Girl Develop It Cincinnati: Intro to HTML/CSS Class 3


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Girl Develop It Cincinnati: Intro to HTML/CSS Class 3

  1. 1. If you have not already done so, please download Aptana: GDI CincinnatiIntro to HTML/CSS: Class 3 Erin M. Kidwell / @erinmkidwell/ John David Back / @johndavidback /
  2. 2. AgendaBrief Review of Terms HTML: Tags, Elements, Attributes CSS: Selectors, Properties, Values Pseudo-classes CSS Box ModelHTML Tables for Page Layout One way to control a pages layout is to use an HTML table. We will walk through the HTML of a sample web page to see how a table is used to lay out the page.CSS for Page LayoutAnother, arguably better way to lay out a page is with CSS.There are a number of CSS properties that you can leverage to havemore control over your web pages layout. The properties we will learn are: Position Float Clear
  3. 3. Review• Presentation from Class 2: intro-to-html-css-class-2-final• Code from Class 2:
  4. 4. Brief review of terms: HTMLTagTags are used to denote the start of an element or the end of an element A tag is either a start tag or an end tag. (i.e. </p>). Examples of tags: <strong>, <html>, </p>, </body>ElementAn element is the start tag + its content + the end tag: <p>This is some paragraph text</p>AttributeAttributes provide additional information about HTML elements. Attributes areformatted like this: attr="value" The attribute always goes in the opening tag, never in the closing tag. In <a href="">go to google</a>, href is the attribute.class and id are both kinds of attributes that we have used extensively in previousweeks. <div class="cupcakes"></div> <div id="username></div>Reference:
  5. 5. Brief Review of Terms: HTMLSelectorA selector is what you call the CSS that gets matched up with an HTML element or attribute.Its the thing that comes before the curly braces {} in your CSS class or inline styles in your HTML.We have used three kinds of selectors in previous weeks:1. element-type selectors (a, body, html)2. class selectors • these are denoted by a "." • For example: .cupcakes, .menu, .header • styles you define in class selector (say, .cupcakes) will be applied to any HTML element with an attribute of class="cupcake"3. id selectors • these are denoted by a "#" • For example: #username, #password • styles you define in id selector (say, #pass) will be applied to the one (id tags should always be unique on a given web page) HTML element with an attribute of id="pass"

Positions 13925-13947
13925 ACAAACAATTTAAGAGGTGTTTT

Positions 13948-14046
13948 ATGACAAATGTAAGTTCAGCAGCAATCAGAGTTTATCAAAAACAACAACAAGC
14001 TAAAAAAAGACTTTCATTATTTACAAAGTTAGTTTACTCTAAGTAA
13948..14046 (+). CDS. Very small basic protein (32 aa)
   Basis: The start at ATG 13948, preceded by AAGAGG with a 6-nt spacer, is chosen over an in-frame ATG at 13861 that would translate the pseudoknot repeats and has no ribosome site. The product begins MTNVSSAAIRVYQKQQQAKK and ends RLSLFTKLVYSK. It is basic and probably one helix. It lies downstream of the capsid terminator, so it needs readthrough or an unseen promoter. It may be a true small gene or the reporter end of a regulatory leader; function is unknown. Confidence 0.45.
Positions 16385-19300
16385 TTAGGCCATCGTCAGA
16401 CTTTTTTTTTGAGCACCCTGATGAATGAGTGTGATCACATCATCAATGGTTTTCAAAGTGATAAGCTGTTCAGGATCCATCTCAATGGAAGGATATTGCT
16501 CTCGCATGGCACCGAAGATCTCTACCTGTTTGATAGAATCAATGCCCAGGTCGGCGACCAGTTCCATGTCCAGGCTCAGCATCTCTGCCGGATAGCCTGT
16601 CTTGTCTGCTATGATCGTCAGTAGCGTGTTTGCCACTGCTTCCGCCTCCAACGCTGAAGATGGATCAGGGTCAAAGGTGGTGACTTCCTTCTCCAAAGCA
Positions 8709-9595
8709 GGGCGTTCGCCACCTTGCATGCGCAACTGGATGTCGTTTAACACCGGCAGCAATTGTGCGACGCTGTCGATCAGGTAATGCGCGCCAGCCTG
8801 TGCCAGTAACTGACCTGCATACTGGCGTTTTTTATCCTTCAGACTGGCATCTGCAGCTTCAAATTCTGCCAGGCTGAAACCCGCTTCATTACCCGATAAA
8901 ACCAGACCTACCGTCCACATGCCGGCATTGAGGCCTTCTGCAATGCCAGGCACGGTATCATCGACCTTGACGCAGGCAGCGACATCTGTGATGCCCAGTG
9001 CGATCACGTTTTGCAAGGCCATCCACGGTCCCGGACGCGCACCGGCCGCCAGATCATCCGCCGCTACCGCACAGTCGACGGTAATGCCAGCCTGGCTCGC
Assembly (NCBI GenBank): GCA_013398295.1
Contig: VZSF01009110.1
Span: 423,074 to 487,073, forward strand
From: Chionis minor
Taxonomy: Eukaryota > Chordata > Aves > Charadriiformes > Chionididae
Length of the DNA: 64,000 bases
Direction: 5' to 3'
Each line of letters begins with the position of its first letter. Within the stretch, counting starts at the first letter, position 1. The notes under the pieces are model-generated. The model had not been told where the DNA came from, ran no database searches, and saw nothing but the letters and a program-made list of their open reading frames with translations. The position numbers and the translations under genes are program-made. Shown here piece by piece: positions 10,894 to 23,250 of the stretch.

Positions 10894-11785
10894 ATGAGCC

6. 6. CSS Class Selectors: ExampleClass Selectors being matched to HTML elements
  7. 7. Brief Review of Terms: CSS PropertiesPropertiesCSS properties are the actual styles you give to your HTML elements.Examples: font-family, text-decoration, margin, color, background-color.For a comprehensive listing of CSS properties, see:
  8. 8. Pseudo-classes: more CSS for linksHave you ever seen links on the web that change their formatwhen you hover your mouse over them?For example: Links that do not have underlines, but become underlined once you hover your mouse over them? Links whose background colors change when you hover over them?How is this accomplished?
  9. 9. Pseudo-classes: more CSS for linksChanging the format of a link when you hover over it isaccomplished by using pseudo-classes.CSS pseudo-classes are used to add special effects to someselectors. Syntax: Example: selector:pseudo-class a:link { { property:value; text-decoration: none; } }
  10. 10. Pseudo-classes: more CSS for links a:link {color:#FF0000;} /* unvisited link */ a:visited {color:#00FF00;} /* visited link */ a:hover {color:#FF00FF;} /* mouse over link */ a:active {color:#0000FF;} /* selected link */Note: a:hover MUST come after a:link and a:visited in the CSSdefinition in order to be effective!Note: a:active MUST come after a:hover in the CSS definition in orderto be effective!
  11. 11. The CSS Box ModelThe CSS box model is essentially a box that wraps aroundHTML elements, and it consists of: margins, borders, padding,and the actual content.The box model allows us to place a border around elementsand space elements in relation to other elements. The imagebelow illustrates the box model:Read more at:
  12. 12. The CSS Box Model: BorderYou can define your margins like this:border: [size][border type] [border color];example: border: 10px solid black;You can also define only one side with a border: border-top: 10px dashed blue; border-right: 10px dotted green; border-bottom: 10px solid #FFF; border-left: 10px solid orange;
  13. 13. The CSS Box Model: Margin ShortcutsYou can define your margins like this: margin-top: 10px; margin-right: 10px; margin-bottom: 10px; margin-left: 10px;But they’re all 10px... isn’t there a faster way totype this out? YES!margin: 10px;